I have a dilemma. I‘m at the age where either the print is too fuzzy or my arms are too short. Words are blurry and indistinct. Reading things that matter is sometimes impossible and I get frustrated. The solution? Reading glasses! By looking through corrective lenses I can see the words.
In a similar way God has given us corrective lenses through the resurrection of Christ. According to Paul in 1 Corinthians 15:12–32 the resurrection changes our vision and helps us clearly see three things.
Christ’s resurrection clarifies our view of faith. Everyone has faith in something. But is it worthwhile faith? Jesus said He was God's Son and the resurrection and the life. If so, He was and is the only One qualified to die for our sins. Then He died.
But three days later Jesus emerged from the tomb! He proved He was the Son of God! Paul said, "And if Christ has not been raised, then your faith is useless and you are still guilty of your sins" (v. 17). Can you imagine the despair that would hit us if Christ were still dead? Belief in a dead man is meaningless.
His resurrection substantiated all His claims. Because Jesus did rise from the dead our sins are forgiven. Heaven is real. Faith in Him as the One who died for us isn’t worthless or pointless. Jesus' resurrection proves only faith in Christ is valid because only Jesus was ever resurrected.
Christ’s resurrection clarifies our view of life. In verse 19 Paul said, “And if our hope in Christ is only for this life, we are more to be pitied than anyone in the world.” The Apostle wrote this at a time when professing public faith in Christ could cost you your life. Many Christians lived with the threat of death or persecution because of their faith. In fact, throughout the 2,000-year history of the Church, including this very day, Christians have suffered torture, abuse, persecution, mockery, and death.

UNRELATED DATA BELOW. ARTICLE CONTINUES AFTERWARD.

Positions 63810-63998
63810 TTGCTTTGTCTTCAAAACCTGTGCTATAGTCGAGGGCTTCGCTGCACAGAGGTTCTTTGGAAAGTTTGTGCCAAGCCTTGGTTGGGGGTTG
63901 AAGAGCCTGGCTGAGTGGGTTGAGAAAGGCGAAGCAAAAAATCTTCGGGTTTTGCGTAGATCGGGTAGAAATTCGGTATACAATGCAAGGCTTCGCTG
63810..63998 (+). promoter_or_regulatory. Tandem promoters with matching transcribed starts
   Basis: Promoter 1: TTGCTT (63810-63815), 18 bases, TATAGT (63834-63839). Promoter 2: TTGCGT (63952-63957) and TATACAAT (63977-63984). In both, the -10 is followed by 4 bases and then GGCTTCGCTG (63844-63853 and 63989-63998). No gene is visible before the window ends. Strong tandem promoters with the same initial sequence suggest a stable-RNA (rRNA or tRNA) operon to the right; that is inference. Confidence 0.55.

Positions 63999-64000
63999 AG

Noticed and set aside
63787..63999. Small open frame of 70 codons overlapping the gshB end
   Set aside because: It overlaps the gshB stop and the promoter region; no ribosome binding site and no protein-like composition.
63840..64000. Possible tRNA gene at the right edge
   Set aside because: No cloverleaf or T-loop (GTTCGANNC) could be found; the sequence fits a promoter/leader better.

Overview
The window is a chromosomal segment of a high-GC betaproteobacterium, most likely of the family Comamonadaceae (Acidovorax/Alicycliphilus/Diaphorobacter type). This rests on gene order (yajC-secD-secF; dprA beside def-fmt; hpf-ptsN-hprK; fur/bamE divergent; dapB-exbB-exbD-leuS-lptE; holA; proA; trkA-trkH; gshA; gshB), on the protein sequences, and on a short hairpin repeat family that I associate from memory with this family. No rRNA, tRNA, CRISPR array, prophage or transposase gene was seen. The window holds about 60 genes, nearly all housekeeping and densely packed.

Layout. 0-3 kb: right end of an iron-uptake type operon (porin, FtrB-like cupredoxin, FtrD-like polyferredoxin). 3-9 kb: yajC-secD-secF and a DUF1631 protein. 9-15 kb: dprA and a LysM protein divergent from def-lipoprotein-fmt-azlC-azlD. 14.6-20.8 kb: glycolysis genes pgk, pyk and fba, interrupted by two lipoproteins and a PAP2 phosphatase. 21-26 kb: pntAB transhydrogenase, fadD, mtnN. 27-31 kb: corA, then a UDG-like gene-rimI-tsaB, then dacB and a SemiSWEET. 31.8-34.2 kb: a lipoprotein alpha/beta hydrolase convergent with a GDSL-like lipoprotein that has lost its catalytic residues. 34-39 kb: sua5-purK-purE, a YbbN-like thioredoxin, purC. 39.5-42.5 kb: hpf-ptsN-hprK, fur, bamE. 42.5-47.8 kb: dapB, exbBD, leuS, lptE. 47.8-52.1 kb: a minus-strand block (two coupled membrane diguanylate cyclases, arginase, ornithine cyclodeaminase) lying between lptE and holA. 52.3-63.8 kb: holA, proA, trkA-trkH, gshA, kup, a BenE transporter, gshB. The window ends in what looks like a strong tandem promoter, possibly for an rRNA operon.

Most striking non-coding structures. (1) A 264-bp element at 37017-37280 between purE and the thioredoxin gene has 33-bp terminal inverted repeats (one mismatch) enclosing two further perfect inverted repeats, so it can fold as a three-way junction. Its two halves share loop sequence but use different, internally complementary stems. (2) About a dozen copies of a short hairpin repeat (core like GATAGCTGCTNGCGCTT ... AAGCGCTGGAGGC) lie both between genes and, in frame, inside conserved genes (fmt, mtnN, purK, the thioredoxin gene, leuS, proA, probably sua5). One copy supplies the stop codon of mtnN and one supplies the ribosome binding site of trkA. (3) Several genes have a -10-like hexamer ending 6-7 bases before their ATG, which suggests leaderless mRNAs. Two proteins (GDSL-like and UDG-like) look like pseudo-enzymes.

Now, if this life is all there is, one would have to be nuts to endure such mistreatment. If there is no resurrection and no eternal life then it would be foolish to be even slightly inconvenienced for the sake of faith. As Paul wrote in verse 32, “And what value was there in fighting wild beasts—those people of Ephesus—if there will be no resurrection from the dead? And if there is no resurrection, ‘Let’s feast and drink, for tomorrow we die!’”
Jesus' resurrection proves that the afterlife is real, which leads us to change our view of earthly life. We begin to focus on things with eternal value instead of things without. Earthly things diminish in importance. Careers, financial security, pleasure—these are nothing in light of eternity.
Without the resurrection we wouldn’t take the afterlife seriously. We aren't apt to make any radical changes. Seeing the reality of eternity clearly means right now counts forever. And when Christians take seriously the reality of Jesus' resurrection and all it implies then they make serious changes to their lives.
Finally, Christ’s resurrection clarifies our view of death. It’s human nature to have a deep, abiding fear of death. Paul referred to this fear when he wrote in verse 18 that, “In that case, all who have died believing in Christ are lost!” We can't keep thoughts about death from darting across our minds every once in a while, but they are usually so discomforting we put them out of our minds as quickly as possible.
This fear of death plaguing our generation comes from the blurred belief that what awaits us at the end of our lives is destruction and nothingness. But Jesus' resurrection takes away this fear. He came to “…free all who have lived their lives as slaves to the fear of dying” (Hebrews 2:15). And at Easter we recall those first words Jesus uttered when He returned from death, “Fear not!”
Jesus has clarified our view of death. As Paul said, He has taken the sting out of it by demonstrating that, for the Christian, death is not that which destroys what we call life. It is not the cement floor that awaits the falling light bulb. Because Jesus rose from the dead we put our faith in the risen Lord who promised, “Anyone who believes in me will live, even after dying” (John 11:25). Because He lives we see clearly that death is not the end, it is the beginning.
Jesus’ resurrection is God’s corrective lens. Like reading glasses, it helps us clearly see the truth about things that matter most.